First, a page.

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MPTP/MPP+ suppresses activation of protein C in Parkinson's disease

MPTP/MPP+ suppresses activation of protein C in Parkinson's disease
MPTP/MPP+ suppresses activation of protein C in Parkinson's disease
Endothelial dysfunction and disruption of the blood-brain barrier have been found to be associated with Parkinson's disease (PD). However, the mechanisms underlying these effects have yet to be elucidated. It has also been found that activated protein C (APC) displays neuroprotective properties. Presently, the effects of APC on PD remain unknown. Using a 1-methyl-4-phenyl-1, 2, 3, 6-tetrahydropyridine (MPTP) neurotoxin rodent model of PD, we found that administration of MPTP can reduce expression of endothelial protein C receptor (EPCR), an N-glycosylated type I membrane protein that has the ability to enhance protein C activation. However, the use of MPTP does not alter levels of thrombomodulin. These findings were verified in an in vitro study showing that 1-methyl-4-phenylpyridinium (MPP+) treatment leads to suppression of EPCR along with reduction of protein C activation in human primary endothelial cells. Importantly, our results display that activation of the transcriptional factor SP1 is involved in the inhibitory effects of MPTP/MPP+ on EPCR expression. We found that using 300 nM of the SP1 inhibitor MIT can abolish the effects of MPP+ on EPCR expression. Consistently, SP1 silencing using small RNA interference was able to prevent the inhibitory effects of MPTP/MPP+ on the reduction of EPCR expression and impairment of protein C activation. Importantly, our results indicate that overexpression of SP1 inhibits EPCR promoter activity. Our study suggests that EPCR-APC may be a potential therapeutic target for endothelial dysfunction in PD
1387-2877
133-142
Chen, T.
24efad5a-bbfc-4f7f-ac60-344616765fe5
Hou, R.
470bdcbc-93a9-4dad-aac5-26d455c34376
Li, C.
1ee7b95a-ca14-41be-92fb-0d7a56252361
Wu, C.
3b3efc80-d865-49c5-80e8-6c6e687e6a78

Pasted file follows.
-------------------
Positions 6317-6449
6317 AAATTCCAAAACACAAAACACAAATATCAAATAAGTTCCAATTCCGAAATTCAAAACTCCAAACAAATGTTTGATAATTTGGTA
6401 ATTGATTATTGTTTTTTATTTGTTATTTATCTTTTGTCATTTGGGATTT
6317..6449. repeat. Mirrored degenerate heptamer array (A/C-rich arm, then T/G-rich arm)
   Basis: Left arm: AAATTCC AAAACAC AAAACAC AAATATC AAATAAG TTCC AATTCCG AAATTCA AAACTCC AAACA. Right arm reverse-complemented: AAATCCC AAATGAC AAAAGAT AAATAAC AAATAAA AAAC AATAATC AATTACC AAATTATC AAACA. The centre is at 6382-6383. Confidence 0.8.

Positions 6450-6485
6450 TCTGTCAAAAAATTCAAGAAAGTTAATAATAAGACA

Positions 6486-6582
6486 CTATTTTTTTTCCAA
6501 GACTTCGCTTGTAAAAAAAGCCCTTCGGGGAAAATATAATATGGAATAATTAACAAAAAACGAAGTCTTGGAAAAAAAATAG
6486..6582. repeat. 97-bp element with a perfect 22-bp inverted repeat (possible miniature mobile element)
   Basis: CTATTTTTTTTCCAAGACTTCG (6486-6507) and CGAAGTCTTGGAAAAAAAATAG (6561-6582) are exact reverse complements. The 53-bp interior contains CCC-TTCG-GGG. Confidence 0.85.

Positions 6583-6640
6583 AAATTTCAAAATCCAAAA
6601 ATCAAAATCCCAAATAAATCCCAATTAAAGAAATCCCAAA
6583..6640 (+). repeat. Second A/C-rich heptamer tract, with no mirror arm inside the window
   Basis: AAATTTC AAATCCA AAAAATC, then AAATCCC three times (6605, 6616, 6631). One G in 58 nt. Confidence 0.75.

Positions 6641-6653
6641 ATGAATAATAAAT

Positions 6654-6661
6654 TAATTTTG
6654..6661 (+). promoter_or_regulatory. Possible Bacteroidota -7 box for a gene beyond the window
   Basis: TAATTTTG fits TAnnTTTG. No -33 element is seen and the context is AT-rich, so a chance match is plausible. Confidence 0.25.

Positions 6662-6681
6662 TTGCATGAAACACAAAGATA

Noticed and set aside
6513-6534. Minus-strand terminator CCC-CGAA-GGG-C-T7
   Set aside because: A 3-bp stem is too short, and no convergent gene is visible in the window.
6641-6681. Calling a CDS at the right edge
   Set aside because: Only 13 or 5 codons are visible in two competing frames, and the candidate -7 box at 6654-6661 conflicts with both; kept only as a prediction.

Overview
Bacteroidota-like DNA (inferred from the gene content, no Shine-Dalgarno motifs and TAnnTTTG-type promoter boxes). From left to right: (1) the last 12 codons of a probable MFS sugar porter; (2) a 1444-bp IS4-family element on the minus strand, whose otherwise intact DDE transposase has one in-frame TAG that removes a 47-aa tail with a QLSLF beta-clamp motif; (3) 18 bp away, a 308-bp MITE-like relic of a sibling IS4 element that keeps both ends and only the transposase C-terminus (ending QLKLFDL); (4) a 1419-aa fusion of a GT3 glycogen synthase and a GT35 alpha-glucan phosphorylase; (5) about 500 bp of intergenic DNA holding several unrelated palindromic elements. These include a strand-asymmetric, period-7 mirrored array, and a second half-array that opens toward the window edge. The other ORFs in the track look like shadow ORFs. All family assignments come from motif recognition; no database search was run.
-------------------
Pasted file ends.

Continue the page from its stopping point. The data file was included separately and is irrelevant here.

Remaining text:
Xu, S.
cc1b53e4-d014-4d72-9af3-073ea273e88f
Chen, T.
24efad5a-bbfc-4f7f-ac60-344616765fe5
Hou, R.
470bdcbc-93a9-4dad-aac5-26d455c34376
Li, C.
1ee7b95a-ca14-41be-92fb-0d7a56252361
Wu, C.
3b3efc80-d865-49c5-80e8-6c6e687e6a78
Xu, S.
cc1b53e4-d014-4d72-9af3-073ea273e88f

Chen, T., Hou, R., Li, C., Wu, C. and Xu, S. (2015) MPTP/MPP+ suppresses activation of protein C in Parkinson's disease. Journal of Alzheimer's Disease, 43 (1), 133-142. (doi:10.3233/JAD-140126). (PMID:25061051)

Record type: Article

Abstract

Endothelial dysfunction and disruption of the blood-brain barrier have been found to be associated with Parkinson's disease (PD). However, the mechanisms underlying these effects have yet to be elucidated. It has also been found that activated protein C (APC) displays neuroprotective properties. Presently, the effects of APC on PD remain unknown. Using a 1-methyl-4-phenyl-1, 2, 3, 6-tetrahydropyridine (MPTP) neurotoxin rodent model of PD, we found that administration of MPTP can reduce expression of endothelial protein C receptor (EPCR), an N-glycosylated type I membrane protein that has the ability to enhance protein C activation. However, the use of MPTP does not alter levels of thrombomodulin. These findings were verified in an in vitro study showing that 1-methyl-4-phenylpyridinium (MPP+) treatment leads to suppression of EPCR along with reduction of protein C activation in human primary endothelial cells. Importantly, our results display that activation of the transcriptional factor SP1 is involved in the inhibitory effects of MPTP/MPP+ on EPCR expression. We found that using 300 nM of the SP1 inhibitor MIT can abolish the effects of MPP+ on EPCR expression. Consistently, SP1 silencing using small RNA interference was able to prevent the inhibitory effects of MPTP/MPP+ on the reduction of EPCR expression and impairment of protein C activation. Importantly, our results indicate that overexpression of SP1 inhibits EPCR promoter activity. Our study suggests that EPCR-APC may be a potential therapeutic target for endothelial dysfunction in PD

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More information

Accepted/In Press date: 26 May 2014
e-pub ahead of print date: 30 October 2014
Published date: 2015
Organisations: Clinical & Experimental Sciences

Identifiers

Local EPrints ID: 402717
URI: https://eprints.soton.ac.uk/id/eprint/402717
ISSN: 1387-2877
PURE UUID: 6226b2d1-b59a-4b1b-aab0-e1128dd2186d

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Date deposited: 14 Nov 2016 13:33
Last modified: 03 Aug 2018 16:33

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